The WebLogic J2EE Connector Architecture (JCA) integrates the J2EE Platform with one or more heterogeneous Enterprise Information Systems (EIS). The WebLogic JCA is based on the J2EE Connector Specification, Version 1.0, from Sun Microsystems, Inc.
For information about the WebLogic J2EE-CA, see "J2EE Connector Architecture" in Oracle Fusion Middleware Programming Resource Adapters for Oracle WebLogic Server.
Oracle Service Bus configuration resources contain environment-specific settings that you will want to change or tune when deploying the configuration to a new domain. The following sections describe the resources that you may need to reconfigure after deploying a configuration.
Business services are Oracle Service Bus definitions of the enterprise information services with which you want to exchange messages. Business services in a production environment could specify multiple endpoints (URLs) for load balancing purposes and high availability. For information on how to add endpoints to a business service, see "Editing Business Service Configurations" the Oracle Fusion Middleware Administrator's Guide for Oracle Service Bus. For information on how to update the value of existing endpoints, see "Finding and Replacing Environment Values" in the Oracle Fusion Middleware Administrator's Guide for Oracle Service Bus.
Proxy services are Oracle Service Bus definitions of intermediary Web services that Oracle Service Bus implements locally on Oracle WebLogic Server. While the majority of the metadata that defines a proxy service can be deployed without change in a new environment, there is some information you may need to update:
Proxy service message flows route messages to named destinations (business services, other proxy services, and so on). Message routing definitions may need to be updated in a new environment.
Definitions of proxy services for File, FTP, and Email message types must specify a single managed server for deployment of polling runtime components in a cluster. The list of managed servers appears in the Oracle Service Bus Console only for clustered Oracle Service Bus domains.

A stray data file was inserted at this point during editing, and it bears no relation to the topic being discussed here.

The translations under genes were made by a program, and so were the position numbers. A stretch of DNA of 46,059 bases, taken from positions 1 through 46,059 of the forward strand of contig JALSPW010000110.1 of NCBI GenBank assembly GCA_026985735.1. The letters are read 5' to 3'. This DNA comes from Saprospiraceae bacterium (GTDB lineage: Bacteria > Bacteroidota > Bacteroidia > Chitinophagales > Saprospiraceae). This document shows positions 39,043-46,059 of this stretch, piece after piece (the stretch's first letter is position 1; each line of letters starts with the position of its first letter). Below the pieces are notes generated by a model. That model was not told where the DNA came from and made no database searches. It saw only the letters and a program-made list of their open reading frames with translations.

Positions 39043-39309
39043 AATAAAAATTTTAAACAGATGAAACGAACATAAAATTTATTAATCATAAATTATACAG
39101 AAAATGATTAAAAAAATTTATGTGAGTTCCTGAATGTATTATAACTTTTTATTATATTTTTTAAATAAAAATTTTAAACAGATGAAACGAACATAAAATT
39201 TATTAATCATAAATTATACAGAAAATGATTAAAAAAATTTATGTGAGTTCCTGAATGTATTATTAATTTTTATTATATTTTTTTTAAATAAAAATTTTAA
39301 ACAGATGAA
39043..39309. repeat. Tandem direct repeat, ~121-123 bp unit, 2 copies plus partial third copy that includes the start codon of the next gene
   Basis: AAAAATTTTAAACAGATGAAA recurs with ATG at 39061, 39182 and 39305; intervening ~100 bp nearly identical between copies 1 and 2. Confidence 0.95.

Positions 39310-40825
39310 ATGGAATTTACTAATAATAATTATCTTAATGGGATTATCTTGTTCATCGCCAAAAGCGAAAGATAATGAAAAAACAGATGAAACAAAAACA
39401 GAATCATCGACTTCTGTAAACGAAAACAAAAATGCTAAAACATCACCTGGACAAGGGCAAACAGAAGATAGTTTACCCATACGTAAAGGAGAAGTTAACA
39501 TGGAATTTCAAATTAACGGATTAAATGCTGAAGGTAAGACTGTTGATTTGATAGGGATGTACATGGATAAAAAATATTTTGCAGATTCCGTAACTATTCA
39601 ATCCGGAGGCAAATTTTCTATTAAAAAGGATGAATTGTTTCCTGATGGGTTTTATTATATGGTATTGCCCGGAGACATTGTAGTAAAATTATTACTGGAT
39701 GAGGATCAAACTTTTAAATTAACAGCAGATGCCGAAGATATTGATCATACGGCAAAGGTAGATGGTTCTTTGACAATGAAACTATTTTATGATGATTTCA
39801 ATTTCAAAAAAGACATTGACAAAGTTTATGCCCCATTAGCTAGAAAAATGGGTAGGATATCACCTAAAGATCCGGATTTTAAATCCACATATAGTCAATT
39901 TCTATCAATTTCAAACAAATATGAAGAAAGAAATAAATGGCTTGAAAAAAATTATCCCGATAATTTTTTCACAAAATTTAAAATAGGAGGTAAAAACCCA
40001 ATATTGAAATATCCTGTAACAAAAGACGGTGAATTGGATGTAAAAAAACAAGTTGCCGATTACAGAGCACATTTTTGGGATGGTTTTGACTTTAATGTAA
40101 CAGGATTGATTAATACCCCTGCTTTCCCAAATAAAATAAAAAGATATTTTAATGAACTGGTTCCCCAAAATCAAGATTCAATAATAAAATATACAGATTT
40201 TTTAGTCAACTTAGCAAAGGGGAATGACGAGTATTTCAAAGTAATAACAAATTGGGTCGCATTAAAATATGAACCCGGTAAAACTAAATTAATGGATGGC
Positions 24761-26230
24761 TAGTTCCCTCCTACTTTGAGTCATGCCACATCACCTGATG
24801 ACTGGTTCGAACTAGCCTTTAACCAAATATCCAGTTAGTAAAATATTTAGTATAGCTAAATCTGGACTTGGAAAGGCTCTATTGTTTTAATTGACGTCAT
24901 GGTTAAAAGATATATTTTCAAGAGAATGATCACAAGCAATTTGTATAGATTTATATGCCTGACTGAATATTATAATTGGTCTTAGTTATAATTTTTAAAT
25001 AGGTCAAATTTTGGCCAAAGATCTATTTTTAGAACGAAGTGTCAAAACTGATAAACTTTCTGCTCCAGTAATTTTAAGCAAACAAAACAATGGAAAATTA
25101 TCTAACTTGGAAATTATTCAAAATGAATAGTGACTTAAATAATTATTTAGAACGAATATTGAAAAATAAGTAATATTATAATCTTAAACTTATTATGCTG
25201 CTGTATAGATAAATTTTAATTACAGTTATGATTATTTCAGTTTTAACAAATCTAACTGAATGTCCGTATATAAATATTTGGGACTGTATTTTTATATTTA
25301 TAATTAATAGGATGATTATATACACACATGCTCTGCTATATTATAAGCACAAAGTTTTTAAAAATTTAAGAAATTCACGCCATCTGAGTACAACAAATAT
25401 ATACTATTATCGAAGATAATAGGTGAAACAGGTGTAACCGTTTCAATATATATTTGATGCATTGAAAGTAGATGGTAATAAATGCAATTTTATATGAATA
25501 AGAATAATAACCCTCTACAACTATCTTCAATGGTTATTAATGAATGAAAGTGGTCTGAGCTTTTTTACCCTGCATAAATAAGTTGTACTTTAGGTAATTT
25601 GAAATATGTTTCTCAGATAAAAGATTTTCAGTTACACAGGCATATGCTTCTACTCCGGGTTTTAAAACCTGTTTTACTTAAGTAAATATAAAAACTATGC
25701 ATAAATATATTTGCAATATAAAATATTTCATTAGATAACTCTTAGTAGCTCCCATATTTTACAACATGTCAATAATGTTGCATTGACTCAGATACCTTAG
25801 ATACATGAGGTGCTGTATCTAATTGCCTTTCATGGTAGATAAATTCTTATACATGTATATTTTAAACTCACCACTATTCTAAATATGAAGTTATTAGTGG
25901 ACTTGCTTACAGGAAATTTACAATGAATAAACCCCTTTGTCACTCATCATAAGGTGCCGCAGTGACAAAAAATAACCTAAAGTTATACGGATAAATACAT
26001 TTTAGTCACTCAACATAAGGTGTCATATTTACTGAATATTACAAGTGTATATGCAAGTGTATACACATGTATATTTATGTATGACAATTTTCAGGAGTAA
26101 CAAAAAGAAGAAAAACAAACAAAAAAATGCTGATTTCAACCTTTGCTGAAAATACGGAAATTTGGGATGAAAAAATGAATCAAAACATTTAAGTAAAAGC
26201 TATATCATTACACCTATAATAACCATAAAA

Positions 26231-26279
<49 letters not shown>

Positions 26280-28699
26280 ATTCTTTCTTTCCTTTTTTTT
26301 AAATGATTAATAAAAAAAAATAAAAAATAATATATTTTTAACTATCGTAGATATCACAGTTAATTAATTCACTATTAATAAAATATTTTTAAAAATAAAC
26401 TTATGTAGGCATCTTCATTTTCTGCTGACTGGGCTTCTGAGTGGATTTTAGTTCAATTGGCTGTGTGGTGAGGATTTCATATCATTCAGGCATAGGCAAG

Proxy service definitions can include directory names that may need to be updated for a new environment. For information on how to configure this resource appropriately for your environment, see "Finding and Replacing Environment Values" in the Oracle Fusion Middleware Administrator's Guide for Oracle Service Bus.
Proxy service definitions include references to other Oracle Service Bus resources. It is important to verify the validity of these references in a new environment.
JMS queues and connection factories in the proxy service URL may need to be updated.
Each proxy service relies on an instance of Oracle WebLogic Server Work Manager for its dispatch policy. You can tune the Work Manager instance to meet the requirements of your production environment. For more information, see "Using Work Manager to Optimize Scheduled Work" in Oracle Fusion Middleware Configuring Server Environments for Oracle WebLogic Server.
For more information about proxy services, see "Proxy Services: Creating and Managing" in the Oracle Fusion Middleware Administrator's Guide for Oracle Service Bus.
Oracle Service Bus uses WSDL (Web Service Definition Language) to describe proxy services and business services. WSDL is used to describe what a Web service can do, where it resides, and how to invoke it.
You can base the definition of proxy services and business services on existing WSDL files, and complete configuring the service using the Oracle Service Bus Console. WSDL files used as the basis for defining services are stored as Oracle Service Bus resources. These resources are unlikely to require updating when deployed to a new environment, because Oracle Service Bus does not use the URLs in these WSDL files at run time.